“We’re looking forward to seeing the programme grow and to be involved in such an exciting and worthwhile project has been really enjoyable.”

Helping people diagnosed with diabetes to lose weight, and make better decisions about their health through the NHS low calorie diet programme, enables them to better control their blood sugar levels. This reduces the need for diabetes-related medication and potentially achieving remission of their Type 2 diabetes when their levels return to a healthy range.

Early data from the NHS programme shows participants losing on average 7.2kg (over one stone) after one month, and 13.4kg (over two stone) after three months.

New data shows people on the programme who are eating and drinking the low calorie alternatives not only lose weight but keep it off over time. These real-world findings are a significant step forward and come after trials showed that around half of people who had similar weight loss were able to achieve remission of their Type 2 diabetes after one year.

Diabetes is estimated to cost the NHS £10 billion a year, with treatment making up one in 20 prescriptions written by GPs. Projections also show that with the number of people being treated for diabetes continuing to grow – nearly 39,000 more people could suffer a heart attack in 2035, and over 50,000 could experience a stroke.

The year-long programme, which is fully supported and monitored by expert clinicians and coaches throughout, kickstarts weight loss through low calorie, diet replacement products such as shakes and soups for the first three months. After this, a carefully managed plan reintroduces healthy, nutritious food and participants can track their progress through virtual one-to-ones, group sessions and digital support – to help them maintain a healthier weight.

The NHS low calorie diet programme may be suitable for some adults aged 18-65 years, diagnosed with Type 2 diabetes in the last six years and living with overweight or obesity who also meet other eligibility criteria.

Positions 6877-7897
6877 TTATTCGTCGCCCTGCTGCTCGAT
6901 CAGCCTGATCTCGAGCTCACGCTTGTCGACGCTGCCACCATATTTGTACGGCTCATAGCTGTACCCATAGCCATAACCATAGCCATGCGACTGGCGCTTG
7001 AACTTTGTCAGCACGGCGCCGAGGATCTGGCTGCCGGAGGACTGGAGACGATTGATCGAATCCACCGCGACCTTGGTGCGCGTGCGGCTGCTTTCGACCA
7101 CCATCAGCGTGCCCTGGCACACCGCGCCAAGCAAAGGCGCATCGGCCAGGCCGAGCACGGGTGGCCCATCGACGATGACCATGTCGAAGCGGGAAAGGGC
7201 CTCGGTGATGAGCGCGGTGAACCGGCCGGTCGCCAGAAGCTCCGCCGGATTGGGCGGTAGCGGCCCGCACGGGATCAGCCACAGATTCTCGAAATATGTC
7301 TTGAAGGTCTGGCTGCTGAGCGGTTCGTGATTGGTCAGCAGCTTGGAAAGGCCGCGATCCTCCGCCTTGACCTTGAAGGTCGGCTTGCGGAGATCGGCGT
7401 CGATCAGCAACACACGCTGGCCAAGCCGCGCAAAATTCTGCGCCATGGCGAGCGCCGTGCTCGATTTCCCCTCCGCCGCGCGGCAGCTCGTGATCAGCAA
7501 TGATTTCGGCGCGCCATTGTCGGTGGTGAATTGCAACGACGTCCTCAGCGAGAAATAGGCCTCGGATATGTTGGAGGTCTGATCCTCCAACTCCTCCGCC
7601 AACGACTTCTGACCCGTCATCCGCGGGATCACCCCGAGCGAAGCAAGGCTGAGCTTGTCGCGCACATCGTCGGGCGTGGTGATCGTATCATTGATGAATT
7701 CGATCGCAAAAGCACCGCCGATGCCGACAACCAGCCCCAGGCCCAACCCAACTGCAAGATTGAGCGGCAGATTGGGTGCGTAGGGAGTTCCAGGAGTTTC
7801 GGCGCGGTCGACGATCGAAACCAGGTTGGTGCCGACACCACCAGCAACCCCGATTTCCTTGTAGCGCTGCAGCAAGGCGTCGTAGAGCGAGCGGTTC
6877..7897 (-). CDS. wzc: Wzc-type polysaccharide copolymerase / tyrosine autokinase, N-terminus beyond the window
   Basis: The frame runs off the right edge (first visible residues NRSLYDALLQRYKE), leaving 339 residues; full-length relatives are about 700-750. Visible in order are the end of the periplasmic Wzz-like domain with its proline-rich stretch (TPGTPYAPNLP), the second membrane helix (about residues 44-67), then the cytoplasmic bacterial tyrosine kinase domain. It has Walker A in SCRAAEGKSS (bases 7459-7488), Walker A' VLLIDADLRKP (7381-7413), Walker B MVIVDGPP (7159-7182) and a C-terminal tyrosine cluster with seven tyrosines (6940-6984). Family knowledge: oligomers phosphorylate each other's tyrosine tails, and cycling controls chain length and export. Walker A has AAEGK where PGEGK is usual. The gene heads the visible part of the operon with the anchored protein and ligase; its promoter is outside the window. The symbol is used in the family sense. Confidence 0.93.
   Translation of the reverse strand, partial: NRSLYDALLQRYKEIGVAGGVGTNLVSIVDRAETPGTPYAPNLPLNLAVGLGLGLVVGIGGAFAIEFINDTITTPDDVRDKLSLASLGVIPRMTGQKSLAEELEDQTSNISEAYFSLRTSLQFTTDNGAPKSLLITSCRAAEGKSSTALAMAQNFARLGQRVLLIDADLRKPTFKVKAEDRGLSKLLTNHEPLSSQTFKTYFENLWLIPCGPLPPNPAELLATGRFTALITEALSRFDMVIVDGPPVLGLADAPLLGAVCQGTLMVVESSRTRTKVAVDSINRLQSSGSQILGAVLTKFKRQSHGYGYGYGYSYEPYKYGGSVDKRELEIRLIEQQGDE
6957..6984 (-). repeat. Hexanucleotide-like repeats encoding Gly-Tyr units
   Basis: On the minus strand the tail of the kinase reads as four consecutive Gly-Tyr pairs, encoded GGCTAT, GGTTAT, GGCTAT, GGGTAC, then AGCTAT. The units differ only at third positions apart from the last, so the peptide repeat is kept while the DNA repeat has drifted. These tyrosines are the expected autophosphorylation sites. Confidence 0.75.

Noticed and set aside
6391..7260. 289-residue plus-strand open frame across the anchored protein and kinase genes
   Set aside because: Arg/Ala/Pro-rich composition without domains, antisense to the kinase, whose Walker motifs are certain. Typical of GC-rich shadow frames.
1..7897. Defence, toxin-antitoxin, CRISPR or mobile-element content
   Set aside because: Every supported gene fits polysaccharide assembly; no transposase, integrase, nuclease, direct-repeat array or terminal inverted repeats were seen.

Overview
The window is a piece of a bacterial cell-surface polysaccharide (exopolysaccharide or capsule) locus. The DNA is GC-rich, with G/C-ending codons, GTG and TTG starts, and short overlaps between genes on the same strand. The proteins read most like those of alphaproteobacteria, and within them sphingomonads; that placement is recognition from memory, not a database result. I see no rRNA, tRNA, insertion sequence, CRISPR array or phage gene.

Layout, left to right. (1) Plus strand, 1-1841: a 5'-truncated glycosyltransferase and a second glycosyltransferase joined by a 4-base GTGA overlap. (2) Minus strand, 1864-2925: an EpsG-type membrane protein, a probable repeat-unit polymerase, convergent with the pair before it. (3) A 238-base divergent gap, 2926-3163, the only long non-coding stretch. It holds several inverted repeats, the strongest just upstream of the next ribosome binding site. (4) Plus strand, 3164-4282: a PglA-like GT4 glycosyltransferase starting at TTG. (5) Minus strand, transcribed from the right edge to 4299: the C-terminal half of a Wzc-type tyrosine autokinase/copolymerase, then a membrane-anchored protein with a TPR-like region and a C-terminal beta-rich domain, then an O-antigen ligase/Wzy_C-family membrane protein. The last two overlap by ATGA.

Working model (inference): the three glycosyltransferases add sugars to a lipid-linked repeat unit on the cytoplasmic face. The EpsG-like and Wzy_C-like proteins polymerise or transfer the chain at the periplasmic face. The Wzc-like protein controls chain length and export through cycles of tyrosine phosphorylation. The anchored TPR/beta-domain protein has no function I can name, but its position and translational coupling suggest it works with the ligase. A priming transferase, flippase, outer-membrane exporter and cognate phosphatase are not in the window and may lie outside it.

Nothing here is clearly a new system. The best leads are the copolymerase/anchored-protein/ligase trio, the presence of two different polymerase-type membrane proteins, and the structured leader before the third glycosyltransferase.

If your PCN or practice would like more information on the programme or be able to refer patients to the low-calorie diet, please contact bnssg.lowcaloriedietpilot@nhs.net.

Accept your invitation to the flu vaccine

Our local NHS is encouraging the population to take up the flu vaccine this winter.

Following the interventions put in place for Covid-19, such as mask wearing, social distancing and restricted international travel, the cases of flu were extremely low globally in 2020 to 2021. As a result, fewer people are expected to be immune to flu between 2021 and 2022.

Projections indicate the 2021 to 2022 flu season could be 50 per cent larger than typically seen and it is also possible for people to suffer from flu earlier than usual.

Adding to the pressures already faced by the NHS, the coming winter will be the first in the UK when the flu virus (and other respiratory viruses) will exist alongside Covid-19, with there also being the possibility for both viruses to coincide.

Flu vaccinations are therefore an important priority to reduce morbidity and mortality associated with the virus, and to reduce hospitalisations during a time when the NHS and social care may also be managing winter outbreaks of Covid-19.

Video credit to ITV West Country

The following groups are eligible to receive their flu vaccinations this year:

  • Carers – young or adult
  • Health and social care workers
  • Residential Care home staff
  • Household contact of those in the NHS shieled list and immunocompromised individuals
  • At risk school aged children
  • All 2-3 year olds
  • Any individuals in at-risk groups
  • Over-50s

If you are eligible for the free flu vaccine, you may get it either from your own GP practice, once you are invited, or any pharmacy offering NHS flu vaccinations.

For more information on the flu vaccination, click here.